It has been a busy few months around here — mind you, when is it not busy for us?  I have had several posts maturing in my head, getting married and settling down to have baby and grandbaby posts, yet not actually getting to the point of being written…  The net result being a sadly neglected blog.  Oh well.  It’s 3rd January.  Or January 3rd, if you prefer.  New year, new start?!  (I’ll not mention the fact that my new start involved having to change 1st to 2nd  and then to 3rd because procrastination.  AHEM.)

At this time of year, a lot of people tend to post a review of their year and new year’s resolutions, that kind of thing.  In a lot of ways, our year, quite frankly, was hell on wheels and I don’t see the benefit in rehashing all that.  Though there was that one time that God bought us a car!  Now, THAT was pretty cool!  And I’m not even joking!!  And our first family trip outside of Ireland!  And then the millions of other times that we found ourselves on the receiving end of some unexpected grace which helped keep us focused on what really matters.

One of the highlights of 2018 for me was the opportunity to attend the first ever international Blessed Is She Wild retreat in Dublin back in November.  I booked the ticket several months earlier before I could talk myself out of it, and I’m so very glad that I did.  In addition to catching up with a lot of old, dear friends, I made a bunch of new ones, plus got to actually meet some online ones.  It was a Friday evening and all day Saturday where I didn’t have to be Mummy for a little while, didn’t need to change nappies or brush hairs or line up NG feeds and test aspirates… and while I felt a bit lost without my little sidekick (and perhaps a little guilty for abandoning The Old Progenitor to fly solo with all 5 of the crazies), it was certainly a well needed break from the craziness of everyday life.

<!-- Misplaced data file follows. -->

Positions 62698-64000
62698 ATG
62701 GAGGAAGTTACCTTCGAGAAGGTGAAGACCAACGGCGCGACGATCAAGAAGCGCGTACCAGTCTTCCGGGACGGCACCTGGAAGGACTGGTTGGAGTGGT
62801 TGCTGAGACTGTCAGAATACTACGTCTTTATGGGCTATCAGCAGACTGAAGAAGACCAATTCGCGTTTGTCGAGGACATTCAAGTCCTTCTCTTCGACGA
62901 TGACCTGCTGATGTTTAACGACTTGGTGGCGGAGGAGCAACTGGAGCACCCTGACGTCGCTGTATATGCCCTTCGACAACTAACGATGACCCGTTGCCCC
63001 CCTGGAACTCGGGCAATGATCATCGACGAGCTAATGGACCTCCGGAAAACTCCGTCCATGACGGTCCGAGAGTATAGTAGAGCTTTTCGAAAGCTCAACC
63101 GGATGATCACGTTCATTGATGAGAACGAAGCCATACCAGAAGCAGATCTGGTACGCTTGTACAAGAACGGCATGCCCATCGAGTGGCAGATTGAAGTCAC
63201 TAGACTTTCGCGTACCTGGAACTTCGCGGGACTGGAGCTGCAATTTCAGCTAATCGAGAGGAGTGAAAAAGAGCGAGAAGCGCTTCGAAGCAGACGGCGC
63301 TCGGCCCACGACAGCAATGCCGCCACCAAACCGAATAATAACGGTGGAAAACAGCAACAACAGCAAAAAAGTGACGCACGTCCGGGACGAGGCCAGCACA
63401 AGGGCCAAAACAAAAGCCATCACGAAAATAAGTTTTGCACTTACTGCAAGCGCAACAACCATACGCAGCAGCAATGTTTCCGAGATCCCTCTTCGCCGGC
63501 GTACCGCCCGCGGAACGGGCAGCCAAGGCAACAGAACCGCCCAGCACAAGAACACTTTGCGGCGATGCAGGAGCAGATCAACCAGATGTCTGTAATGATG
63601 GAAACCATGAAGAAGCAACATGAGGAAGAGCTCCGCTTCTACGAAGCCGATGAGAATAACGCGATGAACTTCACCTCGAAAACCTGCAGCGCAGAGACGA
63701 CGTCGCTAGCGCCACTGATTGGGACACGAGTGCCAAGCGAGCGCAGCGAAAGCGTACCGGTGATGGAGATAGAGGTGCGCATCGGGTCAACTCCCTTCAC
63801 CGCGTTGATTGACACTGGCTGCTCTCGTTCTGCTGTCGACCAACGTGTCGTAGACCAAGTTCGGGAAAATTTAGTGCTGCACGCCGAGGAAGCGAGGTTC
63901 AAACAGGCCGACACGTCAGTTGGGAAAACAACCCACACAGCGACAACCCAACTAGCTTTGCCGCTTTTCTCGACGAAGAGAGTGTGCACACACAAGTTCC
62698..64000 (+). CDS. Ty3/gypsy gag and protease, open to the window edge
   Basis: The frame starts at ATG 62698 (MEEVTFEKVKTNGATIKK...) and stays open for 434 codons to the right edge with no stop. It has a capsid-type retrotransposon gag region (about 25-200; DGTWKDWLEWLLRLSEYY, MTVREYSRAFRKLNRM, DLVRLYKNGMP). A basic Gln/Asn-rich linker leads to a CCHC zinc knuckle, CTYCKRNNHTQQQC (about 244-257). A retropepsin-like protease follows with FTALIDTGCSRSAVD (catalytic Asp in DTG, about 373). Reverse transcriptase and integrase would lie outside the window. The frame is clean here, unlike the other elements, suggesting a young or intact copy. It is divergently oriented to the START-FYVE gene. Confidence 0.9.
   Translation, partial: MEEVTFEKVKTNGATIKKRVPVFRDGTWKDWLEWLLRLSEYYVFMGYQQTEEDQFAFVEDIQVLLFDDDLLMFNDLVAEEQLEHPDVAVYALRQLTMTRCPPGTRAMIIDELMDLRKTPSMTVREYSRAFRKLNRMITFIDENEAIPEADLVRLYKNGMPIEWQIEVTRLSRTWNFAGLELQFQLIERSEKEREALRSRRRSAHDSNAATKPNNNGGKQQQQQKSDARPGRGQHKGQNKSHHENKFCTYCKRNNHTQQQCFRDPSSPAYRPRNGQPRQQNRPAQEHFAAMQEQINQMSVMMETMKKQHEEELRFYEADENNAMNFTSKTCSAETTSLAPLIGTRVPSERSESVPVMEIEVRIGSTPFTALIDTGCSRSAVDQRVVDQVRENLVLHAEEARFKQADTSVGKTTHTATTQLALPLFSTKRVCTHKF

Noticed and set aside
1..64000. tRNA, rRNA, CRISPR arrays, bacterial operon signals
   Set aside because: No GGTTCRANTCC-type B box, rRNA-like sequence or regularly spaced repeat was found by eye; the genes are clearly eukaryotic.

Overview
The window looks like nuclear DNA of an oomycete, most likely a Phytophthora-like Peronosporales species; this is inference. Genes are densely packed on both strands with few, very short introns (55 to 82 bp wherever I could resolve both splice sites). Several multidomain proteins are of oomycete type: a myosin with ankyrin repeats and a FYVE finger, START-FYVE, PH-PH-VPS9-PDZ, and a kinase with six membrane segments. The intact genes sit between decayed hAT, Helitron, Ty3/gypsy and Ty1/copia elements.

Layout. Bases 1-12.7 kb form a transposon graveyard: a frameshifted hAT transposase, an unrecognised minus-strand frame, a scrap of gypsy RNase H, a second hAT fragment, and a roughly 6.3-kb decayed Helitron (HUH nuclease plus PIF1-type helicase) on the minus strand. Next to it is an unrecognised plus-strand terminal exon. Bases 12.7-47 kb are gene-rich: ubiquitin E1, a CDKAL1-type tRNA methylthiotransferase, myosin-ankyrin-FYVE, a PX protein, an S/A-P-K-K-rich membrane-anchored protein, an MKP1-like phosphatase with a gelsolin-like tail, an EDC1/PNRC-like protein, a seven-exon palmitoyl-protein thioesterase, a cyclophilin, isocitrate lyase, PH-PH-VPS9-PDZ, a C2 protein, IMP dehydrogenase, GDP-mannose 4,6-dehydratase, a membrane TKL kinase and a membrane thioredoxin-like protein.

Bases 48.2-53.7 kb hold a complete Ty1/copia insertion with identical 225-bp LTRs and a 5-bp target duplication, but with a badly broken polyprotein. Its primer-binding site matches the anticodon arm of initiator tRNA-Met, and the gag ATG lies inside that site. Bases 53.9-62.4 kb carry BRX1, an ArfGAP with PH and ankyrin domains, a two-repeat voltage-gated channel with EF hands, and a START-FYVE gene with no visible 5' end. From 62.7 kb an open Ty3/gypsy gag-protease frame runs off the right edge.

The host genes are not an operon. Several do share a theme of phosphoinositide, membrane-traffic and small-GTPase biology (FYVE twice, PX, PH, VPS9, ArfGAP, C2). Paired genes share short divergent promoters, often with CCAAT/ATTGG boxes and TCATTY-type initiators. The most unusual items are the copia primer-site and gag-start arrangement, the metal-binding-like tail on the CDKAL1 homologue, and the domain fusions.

On the Saturday, Beth Davis, who was one of our wonderful speakers and a part of the BIS team, mentioned the concept of choosing a word for the year.  I’ve heard of people doing this before but never really felt the desire to do so — it’d just be another thing to decide to do, then forget and fail miserably at before the end of the first month.

Anyway.  I was mulling this over and thinking of examples of words that would work as a word for the year.  Like: Love.  Joy.  Peace.  Patience…  Right, now we’re starting to sound like we’re 11 years old again and listing off the 7 Gifts and 9 Fruits of the Holy Spirit in preparation for our Confirmation…. or is it 9 Gifts and 7 Fruits?  And aren’t they all really cheesy options anyway??  But sure, this whole word of the year thing is really cheesy and I don’t think I’ll bother with it.  But if I diiiid…. I guess I could go for something like Joy…


Of course, you know how it goes.  Once I decided not to go for it and absolutely positively not to pick the word JOY, I started seeing JOY everywhere.

Like, it started to get a bit ridiculous.

We still had a couple of weeks of December left and that word started following me around.

So, I guess I’ve got my word for the year then.  And y’know what?  I’m happy enough with that.

Even if it is a bit cheesy.

Pics are either mine or fair game.
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The Girl Who Will

I’ve posted before about our youngest daughter, Naomi.  Born prematurely at 26 weeks, she had a very rough start.  Between underdeveloped lungs and a massive bleed on both sides of her brain, we were told to expect the worst.  On day one, we were told it was unlikely she would make it to day two.  If she did, she would be the Girl Who Wouldn’t.  She wouldn’t be able to walk or talk, wouldn’t live a “normal” life (whatever that is), wouldn’t even make eye contact.  The brain bleeds were so devastating that we were looking at permanent brain damage and profound disabilities.